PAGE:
19 February 2020
The GDPR is currently one of the strictest privacy laws in the world, with a global reach.
Here's everything you need to understand the effects of the regulation and get your GDPR compliance plan started.
The General Data Protection Regulation (GDPR) is the EU's new legal framework for protecting personal data and digital privacy. It's an upgraded version of the 1995 Data Protection Directive.
It strives to do two main things:
This new regulation enhances the Data Protection Directive by updating it to deal with modern challenges of social media, cloud computing and other areas of concern over internet privacy. A lot has changed in the world of online personal data exchange since the 90's, and the GDPR works to address these changes.
In fact, the GDPR is considered to be the most expansive, inclusive and comprehensive digital privacy law in the world to date.
The GDPR was passed in April 2016 and had an enforcement deadline of May 25, 2018.
The GDPR has expanded and broadened the reach of existing privacy laws. This means that if the Data Protection Directive didn't apply to your website/app, the new GDPR might.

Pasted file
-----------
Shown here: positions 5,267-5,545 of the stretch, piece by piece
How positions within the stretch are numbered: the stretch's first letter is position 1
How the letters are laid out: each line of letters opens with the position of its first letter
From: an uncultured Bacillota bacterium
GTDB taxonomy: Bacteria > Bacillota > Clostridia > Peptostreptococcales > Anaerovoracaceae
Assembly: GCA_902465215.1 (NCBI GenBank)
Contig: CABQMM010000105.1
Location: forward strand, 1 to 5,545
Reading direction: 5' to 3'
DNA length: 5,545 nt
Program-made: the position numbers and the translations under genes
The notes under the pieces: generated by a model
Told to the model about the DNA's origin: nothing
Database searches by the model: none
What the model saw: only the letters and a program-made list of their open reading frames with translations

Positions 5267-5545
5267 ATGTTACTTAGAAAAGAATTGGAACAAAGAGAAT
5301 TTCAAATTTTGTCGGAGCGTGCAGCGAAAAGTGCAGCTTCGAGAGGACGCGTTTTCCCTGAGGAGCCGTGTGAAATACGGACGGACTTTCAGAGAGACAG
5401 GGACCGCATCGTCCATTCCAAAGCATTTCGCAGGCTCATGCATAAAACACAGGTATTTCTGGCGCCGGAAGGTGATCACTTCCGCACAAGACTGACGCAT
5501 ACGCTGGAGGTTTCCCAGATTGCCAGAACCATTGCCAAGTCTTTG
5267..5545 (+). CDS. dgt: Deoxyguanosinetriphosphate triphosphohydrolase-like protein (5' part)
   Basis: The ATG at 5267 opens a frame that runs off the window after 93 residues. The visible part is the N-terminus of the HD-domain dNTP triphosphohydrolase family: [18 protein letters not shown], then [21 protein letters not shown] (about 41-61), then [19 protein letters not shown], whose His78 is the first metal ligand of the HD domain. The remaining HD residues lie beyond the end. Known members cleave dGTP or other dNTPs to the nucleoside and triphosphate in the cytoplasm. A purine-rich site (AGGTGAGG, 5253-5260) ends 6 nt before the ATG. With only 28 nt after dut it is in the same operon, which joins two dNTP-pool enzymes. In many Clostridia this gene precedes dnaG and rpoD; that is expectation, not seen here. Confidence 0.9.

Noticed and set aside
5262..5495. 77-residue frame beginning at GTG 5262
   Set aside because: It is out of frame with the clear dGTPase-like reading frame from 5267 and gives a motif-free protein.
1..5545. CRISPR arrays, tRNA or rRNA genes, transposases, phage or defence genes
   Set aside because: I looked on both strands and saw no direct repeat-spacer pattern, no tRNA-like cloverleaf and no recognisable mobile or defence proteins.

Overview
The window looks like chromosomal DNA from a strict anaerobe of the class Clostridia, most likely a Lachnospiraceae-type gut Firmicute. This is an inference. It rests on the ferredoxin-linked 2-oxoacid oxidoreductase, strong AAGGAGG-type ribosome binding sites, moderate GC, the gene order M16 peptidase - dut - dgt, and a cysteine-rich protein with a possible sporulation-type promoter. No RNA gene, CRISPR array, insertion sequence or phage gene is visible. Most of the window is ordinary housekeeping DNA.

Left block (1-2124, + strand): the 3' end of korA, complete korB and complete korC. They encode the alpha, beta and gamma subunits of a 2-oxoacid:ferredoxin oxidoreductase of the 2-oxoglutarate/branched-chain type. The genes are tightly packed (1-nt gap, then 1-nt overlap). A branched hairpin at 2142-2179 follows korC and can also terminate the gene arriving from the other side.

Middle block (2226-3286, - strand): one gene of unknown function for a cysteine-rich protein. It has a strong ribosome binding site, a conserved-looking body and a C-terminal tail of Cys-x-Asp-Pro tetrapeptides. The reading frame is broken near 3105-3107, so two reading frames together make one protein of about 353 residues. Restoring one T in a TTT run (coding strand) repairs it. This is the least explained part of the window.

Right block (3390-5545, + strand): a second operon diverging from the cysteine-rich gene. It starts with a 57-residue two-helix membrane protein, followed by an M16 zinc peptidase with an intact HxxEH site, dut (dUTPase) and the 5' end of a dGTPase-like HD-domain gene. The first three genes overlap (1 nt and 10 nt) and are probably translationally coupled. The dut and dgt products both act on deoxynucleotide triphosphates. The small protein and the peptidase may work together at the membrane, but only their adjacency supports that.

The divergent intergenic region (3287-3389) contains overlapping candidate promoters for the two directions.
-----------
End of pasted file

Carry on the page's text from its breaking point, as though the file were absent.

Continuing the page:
For example, the previous legislation only applied to companies operating in the EU or operating from servers located within the EU. Now, however, the GDPR applies to any company that meets certain criteria regardless of its location.
Here's how to determine if it applies to you.
Ask yourself the following questions:
If you do offer products and services to citizens of the EU, you must comply with the GDPR.
Whether you sell tangible goods or provide internet-based services, if you do this with EU citizens as customers the GDPR applies to you, regardless of where you're located.
If you don't offer products or services at all or to citizens of the EU, keep reading. The GDPR may still apply to you.
Next, ask yourself:
If you do collect information from citizens of the EU, you will fall under the GDPR.
However, depending on how sensitive the information you collect is, you may fall under stricter standards.
The GDPR covers two categories of protected information: "personal" and "sensitive personal."
Similarly to the old legislation, personal data under the GDPR law refers to anything that can be used to identify a person, including but not limited to the following: